P.K. Bahri, J.
(1) Mahashian Di Hatti Private Limited has filed this criminal revision challenging the order of the Metropolitan Magistrate dated December 3 1,980, by which the Magistrate had declined to discharge the petitioner and others. The petitioner and some other persons are facing trial before the Magistrate for an offence punishable under Section 7 read with Section 16 of the Prevention of Food Adulteration Act.
(2) The short question which arises for consideration is whether the sample which was lifted of "Chane Ka Masala" is mis-branded under Section 2(ix)(g) of the said Act which reads as follows:-
"If the package containing it, or the label on the package bears any statement, design or device regarding the ingredients or the substances contained therein, which is false or misleading in any material particular; or if the package is otherwise deceptive with respect to its contents."
The label on the package from which the sample of "Chane Ka Masala" was taken indicated that it comprises of the ingredients, namely coriander, dry mango, pomegranate seeds, chillies, cumin white, fenureek, cassia, black pepper, dry ginger, mint leaves, cardamom seeds, cloves, nutmeg, mustard, mace, caraway black and salt white 15%. The Public Analyst had held the sample to be misbranded inasmuch as the common white salt, which was found in the sample, was only to the extent of 11.46% instead of 15% as mentioned on the label.
(3) The second part of the sample was got analysed from the Director Central Food Laboratory, Ghaziabad, at the behest of the accused and he found the presence of common white salt to the extent of 11.8% and he gave the report that the sample was not adulterated. The learned Magistrate has, however, held the sample to be, prima facie, misbranded inasmuch as it did not conform with the ingredients mentioned on the label of the package from which the sample was lifted as the label showed presence of 15% white salt in the contents but in fact it was found to be less than 15% when the sample was analysed at first by the Public Analyst and thereafter by the Director. In order to constitute the offence of 'misbranded' as enumerated in clause (g) above, the ingredients have to be different in material particulars. Could it be said that deficiency of 3% of so of common salt in the Chane Ka Masala, which comprised of much more valuable ingredients, is misleading in material particulars? I have not been able to bring myself around to agree with the view of the Metropolitan Magistrate that less quantity of salt indicated in the label is harmful to the person purchasing the Chane Ka Masala as he would not relish less salt in such Masala. After all common salt used in the preparation of the particular Chane Ka Masala is the cheapest ingredient used and there could be no intention of the manufacturer to deceive the prospective purchasers of such Chane Ka Masala by using little bit less salt than indicated in the label.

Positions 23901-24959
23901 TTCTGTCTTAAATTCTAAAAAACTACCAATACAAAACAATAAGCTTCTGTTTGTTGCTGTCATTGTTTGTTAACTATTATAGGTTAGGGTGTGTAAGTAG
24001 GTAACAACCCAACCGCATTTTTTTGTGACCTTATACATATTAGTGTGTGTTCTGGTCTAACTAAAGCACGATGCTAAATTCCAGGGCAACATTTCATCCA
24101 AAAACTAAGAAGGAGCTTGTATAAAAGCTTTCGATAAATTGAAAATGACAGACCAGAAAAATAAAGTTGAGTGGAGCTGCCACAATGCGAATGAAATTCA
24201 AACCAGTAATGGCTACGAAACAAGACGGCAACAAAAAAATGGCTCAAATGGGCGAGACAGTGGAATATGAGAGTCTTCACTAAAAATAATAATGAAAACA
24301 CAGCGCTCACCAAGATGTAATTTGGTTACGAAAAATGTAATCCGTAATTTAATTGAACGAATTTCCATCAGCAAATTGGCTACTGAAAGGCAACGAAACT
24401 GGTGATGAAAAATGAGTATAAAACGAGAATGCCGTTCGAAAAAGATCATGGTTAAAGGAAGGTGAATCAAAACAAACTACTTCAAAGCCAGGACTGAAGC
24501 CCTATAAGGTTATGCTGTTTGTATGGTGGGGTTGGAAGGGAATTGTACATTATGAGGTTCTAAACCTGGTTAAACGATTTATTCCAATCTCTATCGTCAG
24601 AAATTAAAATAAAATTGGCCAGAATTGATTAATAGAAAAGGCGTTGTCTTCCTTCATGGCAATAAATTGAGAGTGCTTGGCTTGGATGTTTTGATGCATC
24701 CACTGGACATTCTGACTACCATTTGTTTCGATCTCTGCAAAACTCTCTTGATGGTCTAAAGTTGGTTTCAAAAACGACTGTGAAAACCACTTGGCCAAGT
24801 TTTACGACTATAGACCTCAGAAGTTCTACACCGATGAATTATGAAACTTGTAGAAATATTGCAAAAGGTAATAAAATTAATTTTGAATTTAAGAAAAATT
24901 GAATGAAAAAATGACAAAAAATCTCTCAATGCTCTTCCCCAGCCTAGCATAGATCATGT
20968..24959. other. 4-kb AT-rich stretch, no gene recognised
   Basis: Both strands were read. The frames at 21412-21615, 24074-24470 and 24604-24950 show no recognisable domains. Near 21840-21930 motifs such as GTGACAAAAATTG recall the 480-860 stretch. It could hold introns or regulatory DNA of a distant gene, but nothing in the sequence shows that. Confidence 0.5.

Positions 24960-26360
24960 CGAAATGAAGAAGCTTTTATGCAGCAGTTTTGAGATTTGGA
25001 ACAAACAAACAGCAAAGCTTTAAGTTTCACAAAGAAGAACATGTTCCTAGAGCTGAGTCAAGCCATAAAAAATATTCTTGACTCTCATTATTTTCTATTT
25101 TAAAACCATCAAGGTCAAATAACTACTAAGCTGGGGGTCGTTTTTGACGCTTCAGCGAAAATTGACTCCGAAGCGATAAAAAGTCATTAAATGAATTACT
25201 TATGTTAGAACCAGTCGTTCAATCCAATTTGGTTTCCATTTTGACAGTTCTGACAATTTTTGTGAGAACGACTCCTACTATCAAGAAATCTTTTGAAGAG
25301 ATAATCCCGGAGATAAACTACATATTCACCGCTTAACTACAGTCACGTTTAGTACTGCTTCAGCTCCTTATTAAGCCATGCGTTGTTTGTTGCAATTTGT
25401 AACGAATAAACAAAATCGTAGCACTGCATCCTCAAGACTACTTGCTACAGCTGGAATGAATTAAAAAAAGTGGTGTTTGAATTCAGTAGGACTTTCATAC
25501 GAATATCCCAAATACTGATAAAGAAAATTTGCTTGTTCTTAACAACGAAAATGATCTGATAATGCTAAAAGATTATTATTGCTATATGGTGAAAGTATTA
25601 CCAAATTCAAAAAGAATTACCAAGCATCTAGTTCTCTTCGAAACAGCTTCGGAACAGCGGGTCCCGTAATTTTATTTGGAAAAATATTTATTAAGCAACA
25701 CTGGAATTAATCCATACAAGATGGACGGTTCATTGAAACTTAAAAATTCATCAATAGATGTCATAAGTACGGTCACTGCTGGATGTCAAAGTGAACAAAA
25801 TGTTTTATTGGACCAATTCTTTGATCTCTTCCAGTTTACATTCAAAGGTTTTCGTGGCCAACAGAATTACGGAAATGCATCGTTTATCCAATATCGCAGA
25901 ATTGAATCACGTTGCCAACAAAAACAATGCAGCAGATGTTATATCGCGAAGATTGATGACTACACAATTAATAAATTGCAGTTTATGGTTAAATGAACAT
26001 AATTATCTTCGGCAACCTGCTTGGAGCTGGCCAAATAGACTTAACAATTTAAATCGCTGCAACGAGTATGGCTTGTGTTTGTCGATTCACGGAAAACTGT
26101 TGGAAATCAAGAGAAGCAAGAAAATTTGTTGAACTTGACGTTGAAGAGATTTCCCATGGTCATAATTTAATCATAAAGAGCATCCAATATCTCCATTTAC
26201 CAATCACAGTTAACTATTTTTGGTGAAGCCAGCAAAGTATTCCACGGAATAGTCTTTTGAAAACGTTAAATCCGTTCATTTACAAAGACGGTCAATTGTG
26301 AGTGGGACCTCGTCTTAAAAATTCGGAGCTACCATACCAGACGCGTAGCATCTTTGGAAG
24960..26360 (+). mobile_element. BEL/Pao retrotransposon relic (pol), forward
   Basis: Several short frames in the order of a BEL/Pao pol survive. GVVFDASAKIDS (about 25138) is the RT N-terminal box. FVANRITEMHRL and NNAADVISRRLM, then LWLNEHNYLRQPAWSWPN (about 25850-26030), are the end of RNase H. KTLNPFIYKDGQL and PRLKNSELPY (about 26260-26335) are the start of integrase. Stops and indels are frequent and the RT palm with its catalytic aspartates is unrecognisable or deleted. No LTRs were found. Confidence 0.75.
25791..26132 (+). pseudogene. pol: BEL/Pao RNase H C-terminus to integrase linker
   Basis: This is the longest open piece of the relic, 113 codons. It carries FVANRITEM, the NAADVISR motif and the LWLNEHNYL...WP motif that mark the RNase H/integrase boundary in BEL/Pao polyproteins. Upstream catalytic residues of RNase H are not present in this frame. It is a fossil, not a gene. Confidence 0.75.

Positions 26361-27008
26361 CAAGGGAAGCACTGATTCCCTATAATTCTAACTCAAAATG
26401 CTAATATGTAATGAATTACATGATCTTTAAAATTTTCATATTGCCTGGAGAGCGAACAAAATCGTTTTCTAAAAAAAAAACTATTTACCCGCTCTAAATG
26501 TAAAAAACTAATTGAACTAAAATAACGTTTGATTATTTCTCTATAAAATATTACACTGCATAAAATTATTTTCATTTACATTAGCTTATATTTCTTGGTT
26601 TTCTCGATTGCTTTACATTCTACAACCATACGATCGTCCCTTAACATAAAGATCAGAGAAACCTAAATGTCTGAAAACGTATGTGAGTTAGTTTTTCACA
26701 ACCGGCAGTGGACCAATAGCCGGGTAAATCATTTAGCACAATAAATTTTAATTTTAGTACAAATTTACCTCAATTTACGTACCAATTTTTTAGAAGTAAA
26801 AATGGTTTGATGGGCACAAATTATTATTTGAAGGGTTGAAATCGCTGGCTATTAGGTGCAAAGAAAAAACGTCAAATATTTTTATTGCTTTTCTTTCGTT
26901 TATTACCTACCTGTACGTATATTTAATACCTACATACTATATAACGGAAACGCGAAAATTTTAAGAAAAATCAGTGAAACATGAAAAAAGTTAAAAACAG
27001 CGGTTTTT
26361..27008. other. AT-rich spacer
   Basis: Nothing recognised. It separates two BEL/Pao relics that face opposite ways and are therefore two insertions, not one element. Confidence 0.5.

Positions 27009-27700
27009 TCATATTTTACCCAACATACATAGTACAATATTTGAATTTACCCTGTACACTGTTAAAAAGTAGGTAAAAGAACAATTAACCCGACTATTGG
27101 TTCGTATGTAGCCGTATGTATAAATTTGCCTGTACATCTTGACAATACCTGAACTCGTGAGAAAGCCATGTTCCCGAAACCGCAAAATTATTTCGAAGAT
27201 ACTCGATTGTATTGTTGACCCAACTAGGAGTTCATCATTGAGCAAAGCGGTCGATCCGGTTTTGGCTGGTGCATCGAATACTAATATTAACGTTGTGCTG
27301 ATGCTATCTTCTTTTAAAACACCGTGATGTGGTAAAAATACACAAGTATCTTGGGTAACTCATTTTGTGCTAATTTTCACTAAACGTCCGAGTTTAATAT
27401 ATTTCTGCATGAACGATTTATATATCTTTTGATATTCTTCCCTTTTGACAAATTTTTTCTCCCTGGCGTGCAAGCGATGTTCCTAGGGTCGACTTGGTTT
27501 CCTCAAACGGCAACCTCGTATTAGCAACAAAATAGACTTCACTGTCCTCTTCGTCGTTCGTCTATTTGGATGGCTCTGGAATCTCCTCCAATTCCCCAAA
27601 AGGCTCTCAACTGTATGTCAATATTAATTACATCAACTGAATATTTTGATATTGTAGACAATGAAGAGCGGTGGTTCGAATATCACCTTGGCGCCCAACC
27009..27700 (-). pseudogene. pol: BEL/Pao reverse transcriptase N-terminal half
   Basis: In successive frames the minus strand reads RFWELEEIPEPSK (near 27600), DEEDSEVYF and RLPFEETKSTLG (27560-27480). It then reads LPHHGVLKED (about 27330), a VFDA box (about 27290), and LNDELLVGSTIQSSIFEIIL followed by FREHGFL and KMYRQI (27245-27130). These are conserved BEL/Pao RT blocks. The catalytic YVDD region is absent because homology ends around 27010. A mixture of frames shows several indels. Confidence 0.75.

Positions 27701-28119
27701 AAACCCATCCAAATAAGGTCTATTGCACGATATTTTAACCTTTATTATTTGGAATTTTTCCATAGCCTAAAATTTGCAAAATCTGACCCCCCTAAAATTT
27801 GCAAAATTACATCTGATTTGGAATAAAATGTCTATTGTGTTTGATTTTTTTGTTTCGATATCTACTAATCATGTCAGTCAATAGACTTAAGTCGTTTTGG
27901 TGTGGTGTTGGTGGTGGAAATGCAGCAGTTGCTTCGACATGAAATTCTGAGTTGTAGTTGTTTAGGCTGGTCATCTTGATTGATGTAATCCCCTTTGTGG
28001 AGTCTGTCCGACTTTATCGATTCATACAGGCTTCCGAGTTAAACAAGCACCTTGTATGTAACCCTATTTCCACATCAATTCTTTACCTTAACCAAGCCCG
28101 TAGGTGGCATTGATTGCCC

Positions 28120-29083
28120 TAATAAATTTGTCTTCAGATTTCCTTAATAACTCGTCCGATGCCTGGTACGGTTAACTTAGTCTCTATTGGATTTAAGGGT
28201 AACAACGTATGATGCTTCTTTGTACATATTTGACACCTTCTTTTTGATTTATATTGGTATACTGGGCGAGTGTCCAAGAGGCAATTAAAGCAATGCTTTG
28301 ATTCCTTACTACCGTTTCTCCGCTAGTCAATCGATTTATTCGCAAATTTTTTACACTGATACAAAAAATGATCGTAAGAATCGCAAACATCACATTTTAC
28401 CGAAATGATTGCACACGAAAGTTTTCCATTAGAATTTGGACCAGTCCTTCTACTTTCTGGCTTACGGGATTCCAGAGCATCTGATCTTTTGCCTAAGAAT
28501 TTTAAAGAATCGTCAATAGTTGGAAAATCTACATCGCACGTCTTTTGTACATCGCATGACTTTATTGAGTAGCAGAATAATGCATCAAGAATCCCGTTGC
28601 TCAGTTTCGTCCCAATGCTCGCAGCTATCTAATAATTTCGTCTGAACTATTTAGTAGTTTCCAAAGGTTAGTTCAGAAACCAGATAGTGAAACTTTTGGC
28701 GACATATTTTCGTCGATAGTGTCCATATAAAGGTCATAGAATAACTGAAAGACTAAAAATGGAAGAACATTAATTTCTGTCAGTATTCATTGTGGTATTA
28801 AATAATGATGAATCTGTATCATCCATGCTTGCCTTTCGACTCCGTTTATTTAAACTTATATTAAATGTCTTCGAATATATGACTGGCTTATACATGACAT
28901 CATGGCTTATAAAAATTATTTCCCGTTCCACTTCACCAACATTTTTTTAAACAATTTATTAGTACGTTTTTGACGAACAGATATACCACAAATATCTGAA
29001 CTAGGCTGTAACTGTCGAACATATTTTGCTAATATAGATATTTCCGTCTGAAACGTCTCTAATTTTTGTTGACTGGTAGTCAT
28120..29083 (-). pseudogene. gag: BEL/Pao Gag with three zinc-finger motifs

(4) This particular clause (g) has come up for consideration in M.C.D. v. Ram Sahai. 1977 (1) F.A.C. Cold judgments) 6.(l) In the said case the label indicated the use of particular colour in the sample which was lifted for analysis but it was found on analysis that the colour of particular nature indicated in the label was not used and different colours were , suit it was held that there was no mis-statement made in the label which could lead to indeed any person in any material particular. Similarly in the present case, the common salt has been used in the preparation of the Masala and it is only short by 3% from the quantity expressly mentioned as used on the label and I do not think it amounts to misleading in any material particular regarding the contents used in preparation of the said Chane Ka Masala. In Municipal Corporation of Delhi v. Thou Ram, 1974 F.A.C. 122, (2) a Division Bench of this Court had observed with regard to the offence of "misbranded" to the effect that from reading of the definition "misbranded" it is clear that an article of food shall be presumed to be misbranded if it resembles in a manner likely to deceive another article of food under the name of which it is sold and is not plainly and conspicuously labelled as to indicate its true character. It was held that no general rule can be laid down as to what is that what is not a colourable variation. In the said case 'barfi' was said to have been prepared with 'basin', sugar and 'khoa' but is was found that 'khoa' used in the 'barfi' contained very little milk fat but if contained vanaspati. It was held that the declaration of the vendor that it contained 'khoa' was clearly false and thus, the sample of the 'baifi' was held to be misbranded. That is not the case here. Here all important and valuable and costly ingredients mentioned in the label have beep used in preparation of the Chane Ka Masala and even the common salt has been found to be present in the Masala to the extent of 11.8%. So, it cannot be said that any misleading statement with regard to any material particular has been made in the label so as to condemn this sample as misbranded. The mis-statement must be with regard to something very material particulars, only then it could be covered up by the definition of "misbranded" given in clause (g). Hence, I hold that in the present case the sample in question cannot be held to be "misbranded". The order of the Metropolitan Magistrate cannot be sustained.
(5) I allow the revision petition and quash the impugned order and discharge the petitioner. The co-accased, who have not filed the revision would also be deemed to be discharged.